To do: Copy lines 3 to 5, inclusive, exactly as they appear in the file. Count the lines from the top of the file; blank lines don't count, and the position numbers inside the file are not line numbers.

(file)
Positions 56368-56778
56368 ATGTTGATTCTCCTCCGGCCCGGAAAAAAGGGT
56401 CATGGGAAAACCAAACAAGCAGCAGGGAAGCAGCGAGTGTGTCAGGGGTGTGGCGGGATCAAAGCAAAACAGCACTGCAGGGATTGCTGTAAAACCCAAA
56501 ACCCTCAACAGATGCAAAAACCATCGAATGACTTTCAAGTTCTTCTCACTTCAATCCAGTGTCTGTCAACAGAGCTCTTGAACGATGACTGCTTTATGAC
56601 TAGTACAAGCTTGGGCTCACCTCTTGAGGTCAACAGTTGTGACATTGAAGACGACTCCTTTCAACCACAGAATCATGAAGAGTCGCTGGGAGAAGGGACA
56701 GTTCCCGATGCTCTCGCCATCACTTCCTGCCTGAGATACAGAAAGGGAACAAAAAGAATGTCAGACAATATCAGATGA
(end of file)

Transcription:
56401 CATGGGAAAACCAAACAAGCAGCAGGGAAGCAGCGAGTGTGTCAGGGGTGTGGCGGGATCAAAGCAAAACAGCACTGCAGGGATTGCTGTAAAACCCAAA
56501 ACCCTCAACAGATGCAAAAACCATCGAATGACTTTCAAGTTCTTCTCACTTCAATCCAGTGTCTGTCAACAGAGCTCTTGAACGATGACTGCTTTATGAC
56601 TAGTACAAGCTTGGGCTCACCTCTTGAGGTCAACAGTTGTGACATTGAAGACGACTCCTTTCAACCACAGAATCATGAAGAGTCGCTGGGAGAAGGGACA